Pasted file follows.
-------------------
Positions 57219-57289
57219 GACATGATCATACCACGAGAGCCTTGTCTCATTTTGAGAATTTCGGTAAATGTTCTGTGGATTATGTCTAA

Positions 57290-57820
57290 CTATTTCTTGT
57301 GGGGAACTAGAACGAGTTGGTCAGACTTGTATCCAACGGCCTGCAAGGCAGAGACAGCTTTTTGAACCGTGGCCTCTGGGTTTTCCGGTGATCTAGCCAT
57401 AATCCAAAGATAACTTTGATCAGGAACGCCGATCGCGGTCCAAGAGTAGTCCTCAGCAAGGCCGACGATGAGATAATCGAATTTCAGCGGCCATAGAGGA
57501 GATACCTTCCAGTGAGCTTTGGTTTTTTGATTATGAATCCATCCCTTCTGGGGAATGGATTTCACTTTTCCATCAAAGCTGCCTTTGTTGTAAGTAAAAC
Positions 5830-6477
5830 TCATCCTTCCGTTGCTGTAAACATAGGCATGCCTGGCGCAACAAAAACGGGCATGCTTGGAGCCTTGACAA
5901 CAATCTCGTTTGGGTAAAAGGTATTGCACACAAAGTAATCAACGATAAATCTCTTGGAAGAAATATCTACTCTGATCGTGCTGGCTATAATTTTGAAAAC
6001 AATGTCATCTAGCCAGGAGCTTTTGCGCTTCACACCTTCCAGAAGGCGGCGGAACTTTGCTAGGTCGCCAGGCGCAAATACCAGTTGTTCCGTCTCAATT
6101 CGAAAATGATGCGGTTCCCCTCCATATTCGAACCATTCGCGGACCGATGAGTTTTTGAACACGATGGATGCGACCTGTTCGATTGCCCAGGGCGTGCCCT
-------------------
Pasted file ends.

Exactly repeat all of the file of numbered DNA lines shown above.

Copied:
Positions 57219-57289
57219 GACATGATCATACCACGAGAGCCTTGTCTCATTTTGAGAATTTCGGTAAATGTTCTGTGGATTATGTCTAA

Positions 57290-57820
57290 CTATTTCTTGT
57301 GGGGAACTAGAACGAGTTGGTCAGACTTGTATCCAACGGCCTGCAAGGCAGAGACAGCTTTTTGAACCGTGGCCTCTGGGTTTTCCGGTGATCTAGCCAT
57401 AATCCAAAGATAACTTTGATCAGGAACGCCGATCGCGGTCCAAGAGTAGTCCTCAGCAAGGCCGACGATGAGATAATCGAATTTCAGCGGCCATAGAGGA
57501 GATACCTTCCAGTGAGCTTTGGTTTTTTGATTATGAATCCATCCCTTCTGGGGAATGGATTTCACTTTTCCATCAAAGCTGCCTTTGTTGTAAGTAAAAC
Positions 5830-6477
5830 TCATCCTTCCGTTGCTGTAAACATAGGCATGCCTGGCGCAACAAAAACGGGCATGCTTGGAGCCTTGACAA
5901 CAATCTCGTTTGGGTAAAAGGTATTGCACACAAAGTAATCAACGATAAATCTCTTGGAAGAAATATCTACTCTGATCGTGCTGGCTATAATTTTGAAAAC
6001 AATGTCATCTAGCCAGGAGCTTTTGCGCTTCACACCTTCCAGAAGGCGGCGGAACTTTGCTAGGTCGCCAGGCGCAAATACCAGTTGTTCCGTCTCAATT
6101 CGAAAATGATGCGGTTCCCCTCCATATTCGAACCATTCGCGGACCGATGAGTTTTTGAACACGATGGATGCGACCTGTTCGATTGCCCAGGGCGTGCCCT